For what it gives you

I was a smoker, for a very long time. I had to quit when I went to boot camp upon enlisting in the US Army, I quit when I was pregnant with both my boys. Sadly, I always looked forward to the day when I could start again. I had told myself, “this time I’m quitting for good”, “I’m going to do it this time” about a half dozen more times after that. I tried patches, the gum and even hypnotism. One day, it dawned on me that I had been smoking for more years of my life than I hadn’t, almost 20 years I had been smoking, and that’s when I had my “light-bulb” moment. Something changed, I just had to quit. Not being particularly fit and trim, I was terrified of gaining a ton of weight, so I decided I was going to start running, and I was going to run the Bellin Run for the first time! So, I picked a quit date, started taking a prescription to quit smoking, and started running. Well, that’s a very loose interpretation of how it happened. The date yes, the prescription yes, “running”….well, I would not quite describe those first few times as running, but I was out there!

So, I live out in the country, and adjacent to my house at the time was a side road that is one mile long. I decided, I am going to start by going down to the end of that road and back, and keep doing that until I can run that entire stretch without stopping. Day 1 plan, run to the neighbors mailbox, then walk and keep repeating that distance and over time, I’ll be able to run the whole thing, 2 miles. The neighbors mailbox is approximately a block to a block and a half away. So, one nice January day I set out, well by the time I got to that neighbors mailbox I about keeled over, I was breathing so heavy, and my lungs and throat felt like they were filled with a burning acid! And, “is that blood I taste at the back of my throat!? Where is that coming from!?” I vividly remember thinking. I walked, amazed at my lack of fitness and the searing pain that filled my lungs. I trudged on. I kept on, week after week, my quit date came and went, my lungs eventually adapted, my walking eventually turned into very weak running and I eventually was able to run that 2 miles without stopping. It took me over 2 months to be able to complete that 2 miles without stopping. Granted, it was a slow, slow jog, but I did it!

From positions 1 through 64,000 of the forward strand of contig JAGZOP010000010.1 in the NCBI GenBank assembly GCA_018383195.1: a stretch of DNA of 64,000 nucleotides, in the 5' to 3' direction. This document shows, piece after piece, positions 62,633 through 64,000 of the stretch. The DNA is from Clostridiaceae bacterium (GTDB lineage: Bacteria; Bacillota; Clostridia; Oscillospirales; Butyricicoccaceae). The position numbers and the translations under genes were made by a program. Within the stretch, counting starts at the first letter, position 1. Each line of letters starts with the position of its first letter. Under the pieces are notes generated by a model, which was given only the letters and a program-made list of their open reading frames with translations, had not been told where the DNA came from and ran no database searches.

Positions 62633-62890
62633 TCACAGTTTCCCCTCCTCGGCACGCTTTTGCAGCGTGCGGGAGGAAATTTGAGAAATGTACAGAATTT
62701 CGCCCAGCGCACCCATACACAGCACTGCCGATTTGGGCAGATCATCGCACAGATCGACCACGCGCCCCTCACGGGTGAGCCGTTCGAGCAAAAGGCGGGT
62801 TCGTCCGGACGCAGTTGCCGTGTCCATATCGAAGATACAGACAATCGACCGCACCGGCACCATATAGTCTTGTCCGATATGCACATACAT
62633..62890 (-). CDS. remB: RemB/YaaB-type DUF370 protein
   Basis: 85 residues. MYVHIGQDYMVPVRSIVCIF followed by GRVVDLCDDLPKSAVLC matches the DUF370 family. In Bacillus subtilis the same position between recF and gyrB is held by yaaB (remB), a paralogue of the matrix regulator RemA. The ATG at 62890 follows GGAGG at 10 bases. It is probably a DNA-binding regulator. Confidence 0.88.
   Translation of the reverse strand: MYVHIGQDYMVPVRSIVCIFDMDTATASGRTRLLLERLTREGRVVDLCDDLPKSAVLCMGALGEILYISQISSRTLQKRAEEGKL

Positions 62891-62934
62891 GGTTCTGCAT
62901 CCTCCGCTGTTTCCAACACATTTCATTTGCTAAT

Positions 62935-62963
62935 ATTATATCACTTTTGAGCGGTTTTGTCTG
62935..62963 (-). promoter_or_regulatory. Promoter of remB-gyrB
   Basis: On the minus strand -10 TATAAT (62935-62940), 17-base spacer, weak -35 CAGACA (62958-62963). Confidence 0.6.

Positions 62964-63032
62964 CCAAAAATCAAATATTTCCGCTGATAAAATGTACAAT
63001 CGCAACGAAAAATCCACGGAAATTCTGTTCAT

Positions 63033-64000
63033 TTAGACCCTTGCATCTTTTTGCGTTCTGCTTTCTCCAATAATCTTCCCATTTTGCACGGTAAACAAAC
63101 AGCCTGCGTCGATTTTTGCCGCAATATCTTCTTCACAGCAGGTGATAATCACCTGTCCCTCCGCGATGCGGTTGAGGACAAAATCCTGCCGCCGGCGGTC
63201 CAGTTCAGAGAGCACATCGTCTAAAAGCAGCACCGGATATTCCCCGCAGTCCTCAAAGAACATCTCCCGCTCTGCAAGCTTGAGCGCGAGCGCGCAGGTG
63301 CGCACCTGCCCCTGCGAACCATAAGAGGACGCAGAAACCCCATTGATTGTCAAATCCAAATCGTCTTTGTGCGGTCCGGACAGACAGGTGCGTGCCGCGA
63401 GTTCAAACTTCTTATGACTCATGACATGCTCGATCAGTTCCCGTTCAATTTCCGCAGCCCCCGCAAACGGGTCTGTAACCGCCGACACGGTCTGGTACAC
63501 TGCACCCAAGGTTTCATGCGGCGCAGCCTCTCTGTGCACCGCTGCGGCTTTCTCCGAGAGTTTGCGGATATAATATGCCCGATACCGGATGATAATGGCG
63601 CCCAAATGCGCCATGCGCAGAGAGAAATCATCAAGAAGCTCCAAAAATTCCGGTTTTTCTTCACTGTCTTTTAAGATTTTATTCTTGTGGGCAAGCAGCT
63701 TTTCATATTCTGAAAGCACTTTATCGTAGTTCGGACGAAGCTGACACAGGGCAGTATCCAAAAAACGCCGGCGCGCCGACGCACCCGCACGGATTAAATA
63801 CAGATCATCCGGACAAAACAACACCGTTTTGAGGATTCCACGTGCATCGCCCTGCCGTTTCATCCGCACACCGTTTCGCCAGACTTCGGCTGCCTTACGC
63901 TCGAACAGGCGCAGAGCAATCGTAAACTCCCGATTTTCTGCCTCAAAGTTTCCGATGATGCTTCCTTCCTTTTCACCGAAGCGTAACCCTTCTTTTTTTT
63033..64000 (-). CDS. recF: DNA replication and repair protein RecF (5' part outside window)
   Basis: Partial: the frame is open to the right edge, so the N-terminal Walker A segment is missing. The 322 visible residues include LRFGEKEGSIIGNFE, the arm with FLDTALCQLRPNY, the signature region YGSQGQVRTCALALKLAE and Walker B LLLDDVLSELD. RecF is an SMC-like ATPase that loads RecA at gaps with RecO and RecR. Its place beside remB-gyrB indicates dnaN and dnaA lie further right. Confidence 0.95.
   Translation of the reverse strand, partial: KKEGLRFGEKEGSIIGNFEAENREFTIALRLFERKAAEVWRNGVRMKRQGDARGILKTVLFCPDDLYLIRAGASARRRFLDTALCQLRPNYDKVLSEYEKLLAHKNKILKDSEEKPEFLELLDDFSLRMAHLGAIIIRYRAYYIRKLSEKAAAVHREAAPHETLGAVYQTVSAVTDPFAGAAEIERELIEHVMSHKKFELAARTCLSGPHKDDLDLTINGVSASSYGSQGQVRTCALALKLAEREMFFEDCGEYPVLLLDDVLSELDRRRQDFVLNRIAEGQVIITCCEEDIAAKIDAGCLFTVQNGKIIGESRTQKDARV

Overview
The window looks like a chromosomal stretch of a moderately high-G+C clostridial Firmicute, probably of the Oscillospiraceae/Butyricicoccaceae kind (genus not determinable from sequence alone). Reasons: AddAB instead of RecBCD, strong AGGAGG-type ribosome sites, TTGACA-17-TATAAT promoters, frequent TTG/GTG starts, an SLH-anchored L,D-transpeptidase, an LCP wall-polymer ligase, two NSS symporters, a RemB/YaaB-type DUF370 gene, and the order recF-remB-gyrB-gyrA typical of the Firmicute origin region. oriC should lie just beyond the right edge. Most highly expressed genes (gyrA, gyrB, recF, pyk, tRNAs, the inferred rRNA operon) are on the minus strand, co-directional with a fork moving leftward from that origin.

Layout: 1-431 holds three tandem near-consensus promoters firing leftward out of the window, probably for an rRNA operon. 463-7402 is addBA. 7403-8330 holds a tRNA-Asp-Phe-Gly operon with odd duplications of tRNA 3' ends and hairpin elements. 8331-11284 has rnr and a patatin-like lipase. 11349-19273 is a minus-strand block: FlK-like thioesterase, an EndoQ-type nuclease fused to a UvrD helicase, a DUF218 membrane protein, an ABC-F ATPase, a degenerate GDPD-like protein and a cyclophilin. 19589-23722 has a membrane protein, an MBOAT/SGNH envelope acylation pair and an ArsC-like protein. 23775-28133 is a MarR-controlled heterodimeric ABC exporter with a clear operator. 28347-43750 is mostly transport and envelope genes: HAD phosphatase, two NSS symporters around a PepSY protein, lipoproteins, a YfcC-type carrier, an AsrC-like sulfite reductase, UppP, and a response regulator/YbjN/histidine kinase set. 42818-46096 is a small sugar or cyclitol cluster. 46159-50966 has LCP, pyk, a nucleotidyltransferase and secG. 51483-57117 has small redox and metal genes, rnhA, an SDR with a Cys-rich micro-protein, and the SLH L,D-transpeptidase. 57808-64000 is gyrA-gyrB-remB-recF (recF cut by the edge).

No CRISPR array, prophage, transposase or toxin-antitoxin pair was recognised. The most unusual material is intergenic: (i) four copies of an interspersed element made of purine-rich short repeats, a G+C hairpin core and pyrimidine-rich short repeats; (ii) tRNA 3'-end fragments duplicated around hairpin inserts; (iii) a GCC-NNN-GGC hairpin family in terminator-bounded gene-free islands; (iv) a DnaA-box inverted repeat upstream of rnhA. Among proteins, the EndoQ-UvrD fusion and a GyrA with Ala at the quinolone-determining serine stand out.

I finished the Bellin Run that summer, and was filled with great pride that I was able to accomplish all of this; quit smoking and complete my first 10k! I felt good, like I was on a road to a new me. A friend of mine was training for her first marathon. Naturally, I thought she was insane! I mean who runs 26.2 miles, really!? I didn’t even know what a marathon was a few months ago. She caught me at a time right after the Bellin run where I felt confident, (NO, she did not convince me to do a marathon, are YOU crazy?) she convinced me to sign up to run the Cellcom Green Bay Half Marathon! I began to question my sanity, but began the journey of training. She introduced me to the Green Bay Running Club, which I will credit for much of my motivation to train. Having good support like our local running community is so helpful! I was plagued with many injuries throughout the process of training, but watching so many of my new running friends accomplish their running goals, and having them out there with me and encouraging me helped to push me through and come back. I made it through the training, and completed my first half marathon!

Running does something to you, it changes you. Well, it did me anyway. I began to realize an inner strength and confidence that I had never tapped into before. High off of this latest accomplishment, my “insane” marathoner friend convinced me that training for a marathon is only ‘x-amount’ of more training miles, you can do that!  I don’t know how, but I was talked into signing up for the Whistlestop Marathon! What have I done!?

Another round of training, and another round of various injuries, but in the Fall of 2007 I completed my first marathon! I realized then, that I can train my body to do anything I want it to. I most certainly had said to myself, many times, “I could never do that!” But completing a marathon, something that seemed at one time impossible, changed my mindset. I had become one of “those” crazy runners, and was happy to be!

Running has given so much to me. I have found ways to give back to running too, which incidentally ends up giving more to me I think. I love to organize athletic events for others to participate in and enjoy, I volunteer at races that I’m not participating in, volunteer for cycling and running events for military veterans, I’m an angel runner for myTeam Triumph, and even just simply encouraging others gives me great joy. I have completed 13 marathons now, several half marathons, 10k’s, triathlons, bike races and such. I will continue to strive for new accomplishments, because I can. Running taught me that. There will surely be bad days, setbacks and disappointments, but don’t be ruled by them. Let the accomplishments, the feeling you get when you cross the finish line,  how great you felt after you went out there to run even when you didn’t want to, let the good trump the bad and let running give you everything it’s got!

Happy running!

Ann Senn

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